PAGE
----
“Following a successful face-to-face seminar, we were encouraged by animal health professionals in the Kansas City area to offer the session to a wider audience,” Deborah Kohl, Master of Agribusiness program coordinator, said. “The webinar format should make it easier for people to attend virtually, regardless of their physical proximity to Olathe, much like our academic programs.”
Webinar participants will learn what employers have identified as the knowledge needed to gain new career opportunities in Animal Health. You will be able to schedule a consultation with animal health faculty to discuss career options while analyzing the latest research and interviews with industry leaders.
“If you are considering a career change into the animal health or companion animal industries or are looking for information on how to advance your current career in the industry, this webinar will provide valuable information,” Paige Adams, Biomedical Science (Veterinary) program faculty advisor, said.
To participate, register online at:
For more information about the seminar contact Deborah Kohl at 785-532-4495 or
Kansas State University Olathe is more than just a campus — it’s a stakeholder in the community. Professionals in the Kansas City metro area come here to collaborate with industry, advance in their careers and become a solid asset in their organization. K-State Olathe works with area K-12 schools as well as local industry to ensure tomorrow's leaders have the necessary skills for success. We're here for Greater Kansas City because of Greater Kansas City, and we're proud to serve.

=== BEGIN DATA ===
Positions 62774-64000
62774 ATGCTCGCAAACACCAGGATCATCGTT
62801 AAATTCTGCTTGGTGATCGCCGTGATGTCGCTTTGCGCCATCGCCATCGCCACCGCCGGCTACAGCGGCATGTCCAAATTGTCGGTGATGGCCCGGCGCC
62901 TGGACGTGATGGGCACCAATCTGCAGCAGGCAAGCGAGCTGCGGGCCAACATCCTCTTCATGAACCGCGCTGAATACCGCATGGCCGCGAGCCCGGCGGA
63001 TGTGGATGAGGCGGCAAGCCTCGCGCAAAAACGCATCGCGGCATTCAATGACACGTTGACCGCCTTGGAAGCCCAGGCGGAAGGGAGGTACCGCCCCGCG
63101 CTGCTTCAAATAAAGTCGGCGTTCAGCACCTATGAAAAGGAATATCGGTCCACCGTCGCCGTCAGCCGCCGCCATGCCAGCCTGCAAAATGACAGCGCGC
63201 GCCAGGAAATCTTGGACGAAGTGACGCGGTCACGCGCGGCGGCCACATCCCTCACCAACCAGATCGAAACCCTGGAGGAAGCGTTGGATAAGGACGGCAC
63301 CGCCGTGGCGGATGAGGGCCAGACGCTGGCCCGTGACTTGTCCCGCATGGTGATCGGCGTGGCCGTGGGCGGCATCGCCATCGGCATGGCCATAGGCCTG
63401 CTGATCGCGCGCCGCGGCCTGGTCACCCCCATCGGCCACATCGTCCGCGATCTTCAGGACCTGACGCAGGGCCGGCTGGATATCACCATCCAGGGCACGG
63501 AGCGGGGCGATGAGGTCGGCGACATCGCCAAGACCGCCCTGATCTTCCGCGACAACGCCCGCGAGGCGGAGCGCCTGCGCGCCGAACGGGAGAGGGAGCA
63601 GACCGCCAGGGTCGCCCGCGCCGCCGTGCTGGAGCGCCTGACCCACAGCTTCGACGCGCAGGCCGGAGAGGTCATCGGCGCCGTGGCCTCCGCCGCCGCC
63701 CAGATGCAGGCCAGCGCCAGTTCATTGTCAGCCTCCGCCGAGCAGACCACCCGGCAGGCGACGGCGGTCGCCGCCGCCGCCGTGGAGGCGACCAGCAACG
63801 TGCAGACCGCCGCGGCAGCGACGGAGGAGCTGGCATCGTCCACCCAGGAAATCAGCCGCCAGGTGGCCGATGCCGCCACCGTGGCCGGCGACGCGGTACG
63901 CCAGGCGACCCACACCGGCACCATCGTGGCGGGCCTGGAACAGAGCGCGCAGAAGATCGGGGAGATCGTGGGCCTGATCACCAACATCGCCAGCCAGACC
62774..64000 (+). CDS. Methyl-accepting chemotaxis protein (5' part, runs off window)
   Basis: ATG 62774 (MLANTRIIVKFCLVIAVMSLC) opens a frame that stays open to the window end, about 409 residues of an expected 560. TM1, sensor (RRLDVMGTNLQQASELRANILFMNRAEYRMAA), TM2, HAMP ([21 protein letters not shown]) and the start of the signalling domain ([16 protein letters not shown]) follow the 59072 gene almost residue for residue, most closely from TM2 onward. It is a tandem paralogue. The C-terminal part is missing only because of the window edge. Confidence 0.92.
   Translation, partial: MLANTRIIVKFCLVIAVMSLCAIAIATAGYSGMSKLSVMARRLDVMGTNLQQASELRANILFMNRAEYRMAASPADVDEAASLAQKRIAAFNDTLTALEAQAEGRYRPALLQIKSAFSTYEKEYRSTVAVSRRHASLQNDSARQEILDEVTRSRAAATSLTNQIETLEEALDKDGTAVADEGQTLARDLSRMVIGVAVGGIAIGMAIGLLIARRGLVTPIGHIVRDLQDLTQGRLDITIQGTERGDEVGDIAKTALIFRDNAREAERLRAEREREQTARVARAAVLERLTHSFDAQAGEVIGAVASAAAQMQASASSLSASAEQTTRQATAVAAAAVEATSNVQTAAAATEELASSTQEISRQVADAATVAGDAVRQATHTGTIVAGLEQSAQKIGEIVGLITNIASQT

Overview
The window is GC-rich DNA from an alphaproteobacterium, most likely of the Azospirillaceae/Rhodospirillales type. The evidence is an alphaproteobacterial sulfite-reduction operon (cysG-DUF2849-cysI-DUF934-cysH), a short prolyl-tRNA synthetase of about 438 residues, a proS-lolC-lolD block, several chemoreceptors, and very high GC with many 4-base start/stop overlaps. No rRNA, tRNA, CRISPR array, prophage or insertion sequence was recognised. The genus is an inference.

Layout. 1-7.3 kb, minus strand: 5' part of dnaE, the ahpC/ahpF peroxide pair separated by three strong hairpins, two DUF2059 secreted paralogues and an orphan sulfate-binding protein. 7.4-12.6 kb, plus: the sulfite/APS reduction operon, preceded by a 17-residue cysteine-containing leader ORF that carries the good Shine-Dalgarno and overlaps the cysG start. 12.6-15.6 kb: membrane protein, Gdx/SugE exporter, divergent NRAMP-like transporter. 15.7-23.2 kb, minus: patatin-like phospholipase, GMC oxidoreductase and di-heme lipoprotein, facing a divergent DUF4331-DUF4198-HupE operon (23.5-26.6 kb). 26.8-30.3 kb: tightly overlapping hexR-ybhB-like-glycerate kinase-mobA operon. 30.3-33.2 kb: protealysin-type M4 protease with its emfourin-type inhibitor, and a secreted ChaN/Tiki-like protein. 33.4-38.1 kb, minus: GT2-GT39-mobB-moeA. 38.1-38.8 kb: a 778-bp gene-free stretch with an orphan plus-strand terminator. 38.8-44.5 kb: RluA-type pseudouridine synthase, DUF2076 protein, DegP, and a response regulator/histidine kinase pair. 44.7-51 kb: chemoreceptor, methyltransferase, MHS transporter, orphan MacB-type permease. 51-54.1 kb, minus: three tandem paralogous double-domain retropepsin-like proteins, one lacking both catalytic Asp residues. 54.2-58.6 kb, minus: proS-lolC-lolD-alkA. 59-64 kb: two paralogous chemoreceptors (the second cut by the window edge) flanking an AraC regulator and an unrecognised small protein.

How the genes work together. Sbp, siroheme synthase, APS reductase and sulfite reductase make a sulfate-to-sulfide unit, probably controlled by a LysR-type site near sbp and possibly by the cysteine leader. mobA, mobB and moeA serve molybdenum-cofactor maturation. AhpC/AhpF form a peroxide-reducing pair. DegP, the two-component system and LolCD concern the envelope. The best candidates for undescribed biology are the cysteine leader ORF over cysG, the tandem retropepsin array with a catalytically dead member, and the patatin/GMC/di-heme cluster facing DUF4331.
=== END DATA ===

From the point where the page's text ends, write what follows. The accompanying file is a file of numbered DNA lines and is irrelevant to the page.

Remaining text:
K-State’s Master of Agribusiness ( is an award-winning, distance-education degree program that focuses on food, animal health and agribusiness management. Students and alumni work in every sector of the food, animal health and agriculture industry and are located in 40 states within the United States and in more than 30 countries.

Biomedical Sciences (Veterinary) program ( prepares early career students for jobs related to animal health and helps current professionals working in the animal health industry expand their knowledge and skills. Emphasis areas include infectious diseases, epidemiology, physiology, immunology, public health, pharmacology, toxicology, regulatory affairs, biotechnology and professional development. Students can design an advanced degree that best fits their interests and professional goals.